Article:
I've a 3D-game using perspective view, through raycasting, I create a mesh that represents the line of sight of my characters.

I'm looking for a way to "darken" (think old-school Fog of War - Unexplored = pitch black, explored but not in sight = darkened) the entire area outside of this mesh, preferably using a shader?

Black grid above scene doesn't really work well with perspective camera + mesh, as they create the hole based on the camera and not the unit. (i.e, I want the shader to act upon the characters line of sight and not the characters line of sight as seen by the camera - otherwise units can see behind walls).

Anyone have any pointers on how to achieve this?

In the following image, the white area is a mesh created by raycasting, I'd like to create a fog-of-war shader that darkens everything outside the LoS-mesh in screen-space.

enter image description here

The result should be similar to what you'd see in older roguelikes, I think it's called "shadowcasting", but in 3D.

enter image description here

  • \$\begingroup\$ youtube.com/… . Also, if you want to create a fog of war then you need to change a texture every time fog of war changes. A common solution to this is drawing a very small texture, then scale it, then smooth it, then apply it to view. You can also use a ready solution, here you go github.com/LeLocTai/Fog-of-war . But your question isn't quite in the rules of the community. I have found all the tutorials and materials on this topic myself, this means you can do it too! \$\endgroup\$ Commented Oct 11, 2017 at 16:09
  • \$\begingroup\$ And it's like one of 20 questions about the fog of war in this community + this question doesn't add anything new. gamedev.stackexchange.com/questions/75957/… gamedev.stackexchange.com/questions/87456/… gamedev.stackexchange.com/questions/134040/… \$\endgroup\$ Commented Oct 11, 2017 at 16:13
  • \$\begingroup\$ @Candid Moon Those tutorials use a radius when drawing the fog of war, ie, for x radius, draw a lightened circle around this point. I am looking for tutorials where the shader creates the fog of war from my 2D (flat) mesh. The stencil shader only works in ortographic/topdown view - I'm looking for tutorials/resources/anything regarding similar shaders that works in 3D-perspective, I am currently editing my post and will add some pictures to create a better description. \$\endgroup\$
    – ag4w
    Commented Oct 11, 2017 at 16:27
  • \$\begingroup\$ @DMGregory I apologize for being vague in my original post, I've edited the post and added pictures to clarify what I'm looking to accomplish. \$\endgroup\$
    – ag4w
    Commented Oct 11, 2017 at 16:41

2 Answers 2


Well, it appears to me that you already have part of the solution.

You should accumulate the raycast mesh over time, that gives you a 'memory' of what you've seen. Then you need to render your scene using two different lighting solutions ...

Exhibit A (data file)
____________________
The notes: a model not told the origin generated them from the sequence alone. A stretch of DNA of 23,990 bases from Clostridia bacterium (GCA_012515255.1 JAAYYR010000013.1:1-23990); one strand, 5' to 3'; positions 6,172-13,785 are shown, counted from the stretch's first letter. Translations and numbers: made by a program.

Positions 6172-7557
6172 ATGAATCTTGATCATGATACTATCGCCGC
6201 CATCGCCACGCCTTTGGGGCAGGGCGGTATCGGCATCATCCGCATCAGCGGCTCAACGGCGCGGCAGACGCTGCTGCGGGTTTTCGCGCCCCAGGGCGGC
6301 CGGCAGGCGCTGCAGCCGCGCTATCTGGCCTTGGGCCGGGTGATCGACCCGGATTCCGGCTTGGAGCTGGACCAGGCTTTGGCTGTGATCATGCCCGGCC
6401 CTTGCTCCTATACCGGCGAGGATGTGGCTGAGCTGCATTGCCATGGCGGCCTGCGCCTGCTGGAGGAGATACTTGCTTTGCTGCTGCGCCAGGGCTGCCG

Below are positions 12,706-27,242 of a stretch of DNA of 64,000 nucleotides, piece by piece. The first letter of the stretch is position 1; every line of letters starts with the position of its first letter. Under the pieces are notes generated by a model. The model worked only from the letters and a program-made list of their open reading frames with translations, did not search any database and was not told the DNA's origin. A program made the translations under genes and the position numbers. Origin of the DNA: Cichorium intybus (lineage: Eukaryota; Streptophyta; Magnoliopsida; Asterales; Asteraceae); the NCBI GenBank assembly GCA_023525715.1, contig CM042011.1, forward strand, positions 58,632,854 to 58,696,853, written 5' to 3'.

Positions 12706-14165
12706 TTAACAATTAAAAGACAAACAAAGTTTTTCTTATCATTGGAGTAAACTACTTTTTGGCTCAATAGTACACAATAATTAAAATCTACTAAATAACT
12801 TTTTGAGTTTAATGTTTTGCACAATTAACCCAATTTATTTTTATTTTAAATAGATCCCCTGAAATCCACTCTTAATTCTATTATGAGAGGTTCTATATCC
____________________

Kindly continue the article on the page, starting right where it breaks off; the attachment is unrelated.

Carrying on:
1) The Visible view - what your player character can see now. Use normal lighting such as HSAmbient + Point + Cone

2) The Seen (Memory) view - what your player character has seen. Use a darker lighting solution - eg hemispherical ambient lighting only.

Anything else is not rendered (black).

So looking at your image. You have the Visible mesh but you are making the mistake of rendering Not-Yet-Seen environment with the Visible lighting solution, specific to your image you have a global point/spot light lighting up unexplored environment - You should only render with environmental lighting when that environment is in LOS. So first render Has-Seen environment with ambient lighting solution (including the current visible mesh), then for the environment that intersects with your Visible mesh, render that with full lighting solution (excluding the already computed ambient term). You can then composite the two outputs.

enter image description here

  • \$\begingroup\$ Sorry for a slightly slow response, this causes multiple issues. Most notorious being that the mesh is 2D, it's not feasible to do volumetric raycasting due to performance reasons, and if I render the 2D mesh to the camera as some form of mask - I get artifacts along walls and similar where the player doesn't see "above" the mesh even though they should. This is solvable by raycast upwards from the mesh outline, but it's not very elegant and not really feasible in terms of performance either. I was really hoping this would be solveable via a screenspace shader instead. \$\endgroup\$
    – ag4w
    Commented Oct 12, 2017 at 16:44
  • \$\begingroup\$ Some other ideas I've had are .. 1) Use the alpha layer (if you're not using it) or keep an extra texture for all surfaces, each texture / layer is a map of what part of the surface you've seen already. You can then check this texture in shader to know if you've seen the pixel before. 2) If you constrain the view to be orthogonal (at an angle - so isometric) then you'll have a 2d view of the world, and you can paint the visible scene onto a mega texture to record the level that you've seen. \$\endgroup\$ Commented Oct 18, 2017 at 9:35
  • \$\begingroup\$ This is really just half an answer. A good answer would not just talk about the theory but deliver a working solution. \$\endgroup\$
    – Philipp
    Commented Feb 13, 2018 at 13:01

What you need to do is to do a point light based shadow casting with the light being the character. Ie:

  1. Take a depth based cubemap at the position of the character (without the character rendering in it), each frame.

  2. Bake world position and visibility (that start all black) in a lightmap style texture, each pixel test to see if it's behind the depth of the shadow map.

    a. if visible write a grey color to the visibility channel, output a white color to teh screen

    b. if invisible they do nothing (if previously visible it will be grey else it's black)


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